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From Yellowstone to Wolverine

By Tim Chilcote

WOLVERINE – Elk re-establishment in Michigan began as a response to a single letter. In 1913, a concerned citizen outlined the decline of elk in the state, and the letter precipitated a conservation movement that continues over a century later.

This year Michigan is celebrating the 100-year anniversary of elk returning to Michigan, and also the combined efforts of citizens, sportsmen and conservation groups that have watched over the herd in the Pigeon River Country State Forest.

Elk had been absent from Michigan since 1875, Jeff Van Buren, Michigan’s Regional Director of the Rocky Mountain Elk Foundation (RMEF) explained. “Elk lost habitat through timber decimation, and were probably overhunted.”

During 1914-15, when elk from Yellowstone National Park and Jackson Hole, Wyoming were being moved around the entire United States — 375 total elk were transported around the country — Michigan, inspired by the letter written two years earlier, began the process of bringing elk back to the Great Lakes State.

In the winter of 1914-15 the U.S. Department of the Interior transported 35 elk from Yellowstone to the lower peninsula. The elk were packed in horse-drawn crated wagons, then moved to railroad shipping yards to make the journey to Houghton Lake.

Historical accounts and newspaper records vary, but according to Brian Mastenbrook, Wildlife Field Operations Manager with the Michigan Department of Natural Resources (DNR), “[The elk] were held in a pen south of Houghton Lake until 1918.”

The 35 original elk remained in Houghton Lake for three full years, from 1915 to 1918. In 1918, against the backdrop of World War I and the beginnings of the auto industry in Detroit, a movement began to establish elk in the northern lower peninsula in a sustainable way.

Some of the Yellowstone elk were released in Michigan’s Turtle Lake Country, and others that couldn’t be captured were left near Houghton Lake. Seven of the elk were transported to Wolverine, where they seeded the population of what is now the existing herd in the Pigeon River Country State Forest.

Land in Michigan at the time was cut and burned over from the logging industry, but the conifer swamps were still intact, and good for elk — some standing as tall as 5 feet and weighing in at over 600 pounds. Thanks to the elk’s resilience and adaptability to the elements, the herd was able to grow and even thrive during harsh winters.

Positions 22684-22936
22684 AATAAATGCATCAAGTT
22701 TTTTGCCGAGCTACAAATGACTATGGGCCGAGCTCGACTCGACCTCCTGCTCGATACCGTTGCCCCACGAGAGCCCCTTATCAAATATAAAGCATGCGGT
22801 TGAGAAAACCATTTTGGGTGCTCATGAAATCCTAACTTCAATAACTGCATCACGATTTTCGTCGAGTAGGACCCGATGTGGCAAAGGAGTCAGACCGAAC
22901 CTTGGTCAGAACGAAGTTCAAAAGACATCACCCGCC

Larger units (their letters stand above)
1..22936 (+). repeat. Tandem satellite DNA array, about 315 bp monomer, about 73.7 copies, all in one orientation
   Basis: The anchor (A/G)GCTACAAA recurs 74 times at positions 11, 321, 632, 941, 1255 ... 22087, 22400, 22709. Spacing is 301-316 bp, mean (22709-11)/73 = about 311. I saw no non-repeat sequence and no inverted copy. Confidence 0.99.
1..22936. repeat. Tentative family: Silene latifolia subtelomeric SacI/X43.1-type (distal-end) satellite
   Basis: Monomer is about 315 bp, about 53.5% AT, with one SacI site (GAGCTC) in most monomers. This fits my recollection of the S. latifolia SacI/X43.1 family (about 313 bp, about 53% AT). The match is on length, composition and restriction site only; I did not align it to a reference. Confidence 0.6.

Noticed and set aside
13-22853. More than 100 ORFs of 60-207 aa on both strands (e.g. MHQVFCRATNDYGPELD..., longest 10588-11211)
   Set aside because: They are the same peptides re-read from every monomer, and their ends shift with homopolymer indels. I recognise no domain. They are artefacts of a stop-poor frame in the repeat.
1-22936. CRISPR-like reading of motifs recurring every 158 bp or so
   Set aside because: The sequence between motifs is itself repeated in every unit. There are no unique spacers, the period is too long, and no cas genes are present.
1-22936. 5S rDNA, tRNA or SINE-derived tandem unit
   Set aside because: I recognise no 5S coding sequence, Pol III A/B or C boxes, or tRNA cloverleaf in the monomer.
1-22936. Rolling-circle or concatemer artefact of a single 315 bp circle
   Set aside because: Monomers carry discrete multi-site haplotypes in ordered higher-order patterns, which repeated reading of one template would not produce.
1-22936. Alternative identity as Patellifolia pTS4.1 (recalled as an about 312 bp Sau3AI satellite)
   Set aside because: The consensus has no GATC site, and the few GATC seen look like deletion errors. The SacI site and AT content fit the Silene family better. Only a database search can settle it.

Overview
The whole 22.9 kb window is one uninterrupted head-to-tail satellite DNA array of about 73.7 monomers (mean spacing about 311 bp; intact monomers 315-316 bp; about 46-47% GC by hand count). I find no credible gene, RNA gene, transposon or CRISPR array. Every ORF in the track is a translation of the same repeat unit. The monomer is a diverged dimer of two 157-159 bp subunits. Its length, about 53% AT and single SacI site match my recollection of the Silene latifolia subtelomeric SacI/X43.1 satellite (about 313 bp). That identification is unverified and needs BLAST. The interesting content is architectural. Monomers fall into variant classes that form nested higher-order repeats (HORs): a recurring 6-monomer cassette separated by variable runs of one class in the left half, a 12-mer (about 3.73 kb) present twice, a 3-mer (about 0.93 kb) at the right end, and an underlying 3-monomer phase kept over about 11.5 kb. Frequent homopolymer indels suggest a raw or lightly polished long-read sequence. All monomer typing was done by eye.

The numbers grew to over 400 by 1940, and less than two decades later, in 1958, the herd grew to over 1,000. Numbers swelled to around 1,500 in the early 1960s before poaching and loss of habitat took its toll. By the middle of the 1970s numbers dwindled to as low as 200 elk.

Conservation and management efforts continued and numbers climbed again. Today’s elk population on the Pigeon River Country State Forest’s approximately 120,000 contiguous miles of state land, according to DNR estimates, is between 500 and 1,000 animals. Between 100 and 200 licenses are available every year for hunting, to help manage the herd.

Elk aren’t in the clear yet, however. As state representative Triston Cole (105th District), pointed out, new challenges face elk. “It’s essential we protect the herd from chronic wasting disease to ensure another 100 years,” he said.

Conservation efforts remained in place during even the most challenging decades, and continue today thanks in large part to efforts from groups like the DNR, RMEF and Michigan United Conservation Clubs (MUCC).

“Those initiating this project must have known that the arc of this project would last well beyond their lifetime,” Dan Ikenger, Executive Director of MUCC said. “The work that we do in this arena has to be reaffirmed by every generation.”

Photos courtesy of the DNR


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